So how do we build a cogent argument? The philosophy faculty at Mercyhurst University (see the link in References/Bibliography) offers this succinct advisory, which I have slightly edited and reformatted to improve clarity.
An argument is cogent when:
It is deductively sound (true premises + true conclusion + valid inference);
It is inductively strong (valid inductive inference).
It is very difficult to obtain a sound argument about the practical affairs of the world because the major premises are often value claims and the minor premises can be challenged.
Therefore it is preferable for an argument to have at least a valid inference with justified—if the premises are not known for certain to be true—and relevant premises.
That is: an argument should have a valid inference with justified and relevant premises.
And What Is Rhetoric?
Rhetoric is the study of effective speaking and writing. It is the art of persuasion. Through rhetoric, certain types of people attempt to inform, persuade, or motivate particular audiences in specific situations.
Because modern politics have been reshaped (corrupted) by the relativistic creed and “corporate donations gone wild”, rhetoric has since taken on highly negative connotations. Today, many if not most are apt to associate rhetoric with exaggerated or inflated talk.
“Spin-Doctoring” is a particularly corrosive and manipulative form of applied rhetoric which appears to have raised itself into a fixture in this ‘modern’ and contemporary world: one that several academics and philosophers warned, as long ago as the 1970s and early 1980s, was being rapidly feminized. By which I believe they meant we were rapidly having our culture re-jigged such that the subjective would henceforth regularly triumph over the objective.
While rhetoric does indeed refer to the art of persuasion through “carefully crafted words”, honest and well-intentioned people can still nobly engage in rhetoric! Perhaps our world would be greatly improved if more made the attempt?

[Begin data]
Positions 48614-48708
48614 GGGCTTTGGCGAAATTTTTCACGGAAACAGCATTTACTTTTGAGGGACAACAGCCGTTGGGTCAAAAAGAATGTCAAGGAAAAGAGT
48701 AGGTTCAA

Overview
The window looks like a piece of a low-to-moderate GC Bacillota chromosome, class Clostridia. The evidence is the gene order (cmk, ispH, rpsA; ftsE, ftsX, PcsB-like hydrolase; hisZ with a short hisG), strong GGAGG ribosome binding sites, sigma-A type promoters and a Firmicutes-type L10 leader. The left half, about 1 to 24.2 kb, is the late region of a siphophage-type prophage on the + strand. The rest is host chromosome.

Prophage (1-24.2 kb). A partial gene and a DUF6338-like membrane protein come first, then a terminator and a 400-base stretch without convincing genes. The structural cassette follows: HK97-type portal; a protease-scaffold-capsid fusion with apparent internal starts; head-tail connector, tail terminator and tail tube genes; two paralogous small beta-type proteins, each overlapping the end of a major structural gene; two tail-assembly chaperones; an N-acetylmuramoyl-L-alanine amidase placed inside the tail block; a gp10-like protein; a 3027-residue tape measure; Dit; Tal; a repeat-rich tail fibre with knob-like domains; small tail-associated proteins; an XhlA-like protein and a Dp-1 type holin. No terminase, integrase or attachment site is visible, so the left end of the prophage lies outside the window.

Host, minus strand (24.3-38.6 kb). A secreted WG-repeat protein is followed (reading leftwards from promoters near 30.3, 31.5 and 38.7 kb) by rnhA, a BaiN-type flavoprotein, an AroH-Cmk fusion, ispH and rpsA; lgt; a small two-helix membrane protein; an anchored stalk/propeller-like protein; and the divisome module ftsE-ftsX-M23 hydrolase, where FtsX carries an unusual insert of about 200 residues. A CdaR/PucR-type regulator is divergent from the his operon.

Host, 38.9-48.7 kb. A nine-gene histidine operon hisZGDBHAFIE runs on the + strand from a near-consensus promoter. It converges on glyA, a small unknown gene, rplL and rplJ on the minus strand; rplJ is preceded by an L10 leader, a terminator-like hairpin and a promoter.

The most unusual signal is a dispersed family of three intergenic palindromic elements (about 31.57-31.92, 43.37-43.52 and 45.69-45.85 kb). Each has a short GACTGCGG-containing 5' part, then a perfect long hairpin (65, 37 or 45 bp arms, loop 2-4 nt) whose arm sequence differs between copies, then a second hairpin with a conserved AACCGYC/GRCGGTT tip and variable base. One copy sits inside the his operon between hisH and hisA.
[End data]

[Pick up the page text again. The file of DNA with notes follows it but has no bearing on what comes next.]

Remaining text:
Rhetoric is mostly closely associated with verbal discourse, but it applies equally to the written word. Indeed the Merriam-Webster® dictionary emphasizes this when it affirms: rhetoric is the art or skill of speaking or writing formally and effectively especially as a way to persuade or influence people.
I do not believe (Twitter) Tweets qualify as rhetoric. But it is also true, I am of a “certain age” that allows me to remember taking technical exams using only a slide rule; where the concurrent or replacement use of early pocket calculators was strictly prohibited. What those brought up with a Smartphone in-hand believe will very likely be quite different. A Tweet may be something they see as profound literature! To find out perhaps we need some surveys conducted? 🙂
A scholarly definition for rhetoric can be found at the Edu*Rhetor blog. It appears inactive, but its archive still looks interesting. There you will find this short gem: Rhetoric is the study and practice of communication that persuades, informs, inspires, or entertains target audiences in order to change or reinforce beliefs, values, habits or actions.
Rhetoric’s basic premise is that one cannot truly separate the means from the meaning. That is to say, how one says something can convey just as much meaning as what one says.
Conversely whenever rhetoric is to be studied and scrutinized, then it must first be separated into its component parts: (a) its reputation cache (called ethos), (b) its emotional impact (called pathos), and (c) its propositional content (called logos).
The 12 Most Common Logical Fallacies
When the average person speaks of logical fallacies they will likely have in mind most of the common-o-garden types listed here. The total count—encapsulate by all those taxonomies meticulously researched and catalogued by philosophers with Doctoral degrees—is of course much higher.
The 12 characterizations that follow have been compiled, in ad hoc fashion, from several different resources [see Bibliography]. Direct copies have been avoided by the use of my own paraphrasing:
1. Straw Man » Here, a false or made-up scenario is created in order that it may then be attacked. The technique involves painting your opponent with false colors to deflect the proper purpose of the argument. It is where one side of the argument is depicted as being so extreme no one would agree with it. This can be achieved by referring to the exception (rather than the rule) before inferring that that exception is actually the rule;